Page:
This is not a research paper but a personal and collective reflection of patient and public involvement (PPI) for the LIGHTMind 2 randomized control trial (www. isrctn. com/ISRCTN13495752). This trial compares two guided self-help psychological interventions for depression, and is delivered in the UK NHS Improving Access to Psychological Therapy services. The paper is the result of my reviewing our PPI 18 months into the trial. The PPI includes myself as a research team member and co-applicant, with lived experience of depression, mindfulness and cognitive behaviour therapy. There is a Lived Experience Advisory Panel of six people with lived experience of depression or mindfulness, who advise the researchers. Two people with lived experience of mental health difficulties and knowledge of PPI attend the Trial Steering Committee. This paper includes comments from some of the other people with lived experience and from researchers involved in the trial, included as co-authors. I offer the Johari window (Luft, 1970) and the 4Pi National Involvement Standards (NSUN, 2018) as a way of positioning the value of PPI. Developing relationships within PPI is identified as a way of moderating the fear that some people experience as they work with researchers. I describe the importance of principles that incorporate explicit statements about the value of PPI.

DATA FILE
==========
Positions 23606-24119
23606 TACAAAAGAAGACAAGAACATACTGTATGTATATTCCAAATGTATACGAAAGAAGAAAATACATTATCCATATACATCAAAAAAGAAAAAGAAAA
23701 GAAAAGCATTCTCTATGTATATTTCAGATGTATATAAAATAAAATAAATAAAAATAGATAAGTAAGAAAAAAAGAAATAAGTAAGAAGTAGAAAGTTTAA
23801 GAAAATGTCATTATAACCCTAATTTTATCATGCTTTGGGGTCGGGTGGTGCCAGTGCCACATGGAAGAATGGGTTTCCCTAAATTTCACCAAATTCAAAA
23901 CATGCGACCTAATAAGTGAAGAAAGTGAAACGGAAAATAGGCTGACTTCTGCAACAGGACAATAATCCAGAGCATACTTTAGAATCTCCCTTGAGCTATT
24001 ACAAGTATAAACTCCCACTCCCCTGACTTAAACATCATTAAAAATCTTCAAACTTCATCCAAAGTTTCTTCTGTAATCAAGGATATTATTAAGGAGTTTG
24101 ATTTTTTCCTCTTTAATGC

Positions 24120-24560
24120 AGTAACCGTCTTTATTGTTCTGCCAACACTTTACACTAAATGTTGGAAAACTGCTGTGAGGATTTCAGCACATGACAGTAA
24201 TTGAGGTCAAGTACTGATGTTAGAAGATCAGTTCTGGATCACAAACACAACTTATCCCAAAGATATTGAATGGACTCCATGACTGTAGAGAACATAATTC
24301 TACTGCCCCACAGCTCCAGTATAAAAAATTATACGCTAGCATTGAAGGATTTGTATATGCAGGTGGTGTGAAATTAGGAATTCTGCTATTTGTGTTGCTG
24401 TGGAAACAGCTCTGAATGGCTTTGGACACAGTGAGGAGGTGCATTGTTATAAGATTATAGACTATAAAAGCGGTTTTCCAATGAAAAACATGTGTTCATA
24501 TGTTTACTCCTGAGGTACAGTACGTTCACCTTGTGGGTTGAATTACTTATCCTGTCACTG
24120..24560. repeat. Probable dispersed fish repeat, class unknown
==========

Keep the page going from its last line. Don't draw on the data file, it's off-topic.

Bibliographical note© Copyright 2020 Lea, Byford, Coney, Crane, Fagabemi, Gurney, Leigh-Phippard, Rosten, Simms and Strauss. This is an Open Access article distributed under the terms of the Creative Commons Attribution Licence (CC BY) 4.0 https://creativecommons.org/licenses/by/4.0/, which
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- patient and public involvement.